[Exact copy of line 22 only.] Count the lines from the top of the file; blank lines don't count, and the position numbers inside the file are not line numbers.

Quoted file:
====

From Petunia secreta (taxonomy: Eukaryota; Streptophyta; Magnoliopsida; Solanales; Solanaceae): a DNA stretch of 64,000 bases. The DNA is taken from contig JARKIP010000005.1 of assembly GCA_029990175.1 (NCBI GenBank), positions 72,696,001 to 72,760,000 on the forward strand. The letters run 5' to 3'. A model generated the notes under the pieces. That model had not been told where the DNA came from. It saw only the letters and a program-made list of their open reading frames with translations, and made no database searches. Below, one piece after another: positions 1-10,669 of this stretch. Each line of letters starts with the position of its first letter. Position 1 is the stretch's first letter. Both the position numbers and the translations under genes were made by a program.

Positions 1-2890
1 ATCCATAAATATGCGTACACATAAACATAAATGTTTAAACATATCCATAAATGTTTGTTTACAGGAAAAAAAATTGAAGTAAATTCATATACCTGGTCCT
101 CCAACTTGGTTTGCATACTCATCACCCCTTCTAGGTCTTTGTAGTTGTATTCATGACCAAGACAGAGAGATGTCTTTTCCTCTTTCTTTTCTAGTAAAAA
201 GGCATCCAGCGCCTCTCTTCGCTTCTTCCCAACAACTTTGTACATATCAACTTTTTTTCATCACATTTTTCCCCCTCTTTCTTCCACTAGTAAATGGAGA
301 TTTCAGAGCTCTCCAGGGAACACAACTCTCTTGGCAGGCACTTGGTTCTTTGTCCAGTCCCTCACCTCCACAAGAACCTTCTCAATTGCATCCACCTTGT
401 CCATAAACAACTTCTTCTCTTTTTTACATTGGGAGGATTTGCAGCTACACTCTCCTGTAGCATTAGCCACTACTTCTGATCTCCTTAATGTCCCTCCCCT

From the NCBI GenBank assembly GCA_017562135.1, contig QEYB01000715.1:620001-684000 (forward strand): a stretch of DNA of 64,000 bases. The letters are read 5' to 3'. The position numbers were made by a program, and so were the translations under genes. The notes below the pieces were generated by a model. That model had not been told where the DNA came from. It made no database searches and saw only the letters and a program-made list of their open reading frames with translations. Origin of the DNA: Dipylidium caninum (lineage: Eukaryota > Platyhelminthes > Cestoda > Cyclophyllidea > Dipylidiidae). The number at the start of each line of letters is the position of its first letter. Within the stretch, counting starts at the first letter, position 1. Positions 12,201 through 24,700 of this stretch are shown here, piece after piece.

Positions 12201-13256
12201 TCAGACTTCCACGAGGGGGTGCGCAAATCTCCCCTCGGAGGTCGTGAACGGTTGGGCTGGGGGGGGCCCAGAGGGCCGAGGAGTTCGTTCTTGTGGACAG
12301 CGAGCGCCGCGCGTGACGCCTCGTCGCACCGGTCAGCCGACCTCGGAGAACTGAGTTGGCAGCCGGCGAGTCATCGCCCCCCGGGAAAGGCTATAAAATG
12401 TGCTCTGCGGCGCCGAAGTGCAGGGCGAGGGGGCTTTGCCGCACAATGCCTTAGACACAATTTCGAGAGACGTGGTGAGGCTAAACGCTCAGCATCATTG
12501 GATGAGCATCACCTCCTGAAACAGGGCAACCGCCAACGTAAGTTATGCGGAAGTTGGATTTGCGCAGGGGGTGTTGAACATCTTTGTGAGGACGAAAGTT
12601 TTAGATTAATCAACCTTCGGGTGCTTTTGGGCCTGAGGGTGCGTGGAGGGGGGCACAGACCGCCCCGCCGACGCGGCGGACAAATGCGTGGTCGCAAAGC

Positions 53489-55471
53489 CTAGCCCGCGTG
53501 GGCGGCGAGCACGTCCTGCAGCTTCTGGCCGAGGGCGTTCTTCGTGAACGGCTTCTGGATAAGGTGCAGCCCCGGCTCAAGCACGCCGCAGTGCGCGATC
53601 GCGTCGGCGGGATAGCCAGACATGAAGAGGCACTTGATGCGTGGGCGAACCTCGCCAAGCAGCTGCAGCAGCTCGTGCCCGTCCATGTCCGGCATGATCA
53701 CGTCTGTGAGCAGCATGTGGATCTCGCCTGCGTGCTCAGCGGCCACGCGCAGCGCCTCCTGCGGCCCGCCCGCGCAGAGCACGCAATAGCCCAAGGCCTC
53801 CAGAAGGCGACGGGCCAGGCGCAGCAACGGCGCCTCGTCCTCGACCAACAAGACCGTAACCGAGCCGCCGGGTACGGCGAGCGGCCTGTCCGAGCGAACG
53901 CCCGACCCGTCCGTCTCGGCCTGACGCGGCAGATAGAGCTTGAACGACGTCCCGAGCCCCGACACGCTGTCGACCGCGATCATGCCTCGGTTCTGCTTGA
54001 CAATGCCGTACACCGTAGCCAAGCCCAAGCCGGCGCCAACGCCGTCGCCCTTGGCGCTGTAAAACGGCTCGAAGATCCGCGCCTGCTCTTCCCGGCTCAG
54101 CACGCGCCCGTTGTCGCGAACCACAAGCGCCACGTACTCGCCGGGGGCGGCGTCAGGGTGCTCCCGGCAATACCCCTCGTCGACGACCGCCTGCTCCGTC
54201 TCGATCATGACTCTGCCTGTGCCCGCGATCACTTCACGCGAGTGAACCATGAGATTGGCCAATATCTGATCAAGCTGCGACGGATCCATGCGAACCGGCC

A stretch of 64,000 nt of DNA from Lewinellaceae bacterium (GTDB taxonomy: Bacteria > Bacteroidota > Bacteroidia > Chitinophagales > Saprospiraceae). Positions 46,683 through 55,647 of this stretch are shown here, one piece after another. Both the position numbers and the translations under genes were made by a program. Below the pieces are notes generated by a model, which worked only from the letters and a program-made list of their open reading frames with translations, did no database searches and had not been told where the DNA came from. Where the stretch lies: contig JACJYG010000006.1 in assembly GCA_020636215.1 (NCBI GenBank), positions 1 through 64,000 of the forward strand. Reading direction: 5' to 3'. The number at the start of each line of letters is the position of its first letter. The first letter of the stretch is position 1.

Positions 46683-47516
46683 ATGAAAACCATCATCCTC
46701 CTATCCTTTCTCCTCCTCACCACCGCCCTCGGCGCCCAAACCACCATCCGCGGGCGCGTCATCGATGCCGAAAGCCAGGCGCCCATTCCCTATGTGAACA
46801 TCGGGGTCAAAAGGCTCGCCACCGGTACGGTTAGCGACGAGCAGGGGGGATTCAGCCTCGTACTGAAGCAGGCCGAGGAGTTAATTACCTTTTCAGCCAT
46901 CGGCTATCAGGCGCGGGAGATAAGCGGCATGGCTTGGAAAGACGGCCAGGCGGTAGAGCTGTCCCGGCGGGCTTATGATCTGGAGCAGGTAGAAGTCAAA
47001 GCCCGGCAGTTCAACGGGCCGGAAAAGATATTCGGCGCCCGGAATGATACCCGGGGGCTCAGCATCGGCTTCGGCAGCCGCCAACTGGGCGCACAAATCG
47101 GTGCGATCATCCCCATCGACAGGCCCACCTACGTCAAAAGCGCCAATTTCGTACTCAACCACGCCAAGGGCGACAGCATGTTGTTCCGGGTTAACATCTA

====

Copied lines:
54001 CAATGCCGTACACCGTAGCCAAGCCCAAGCCGGCGCCAACGCCGTCGCCCTTGGCGCTGTAAAACGGCTCGAAGATCCGCGCCTGCTCTTCCCGGCTCAG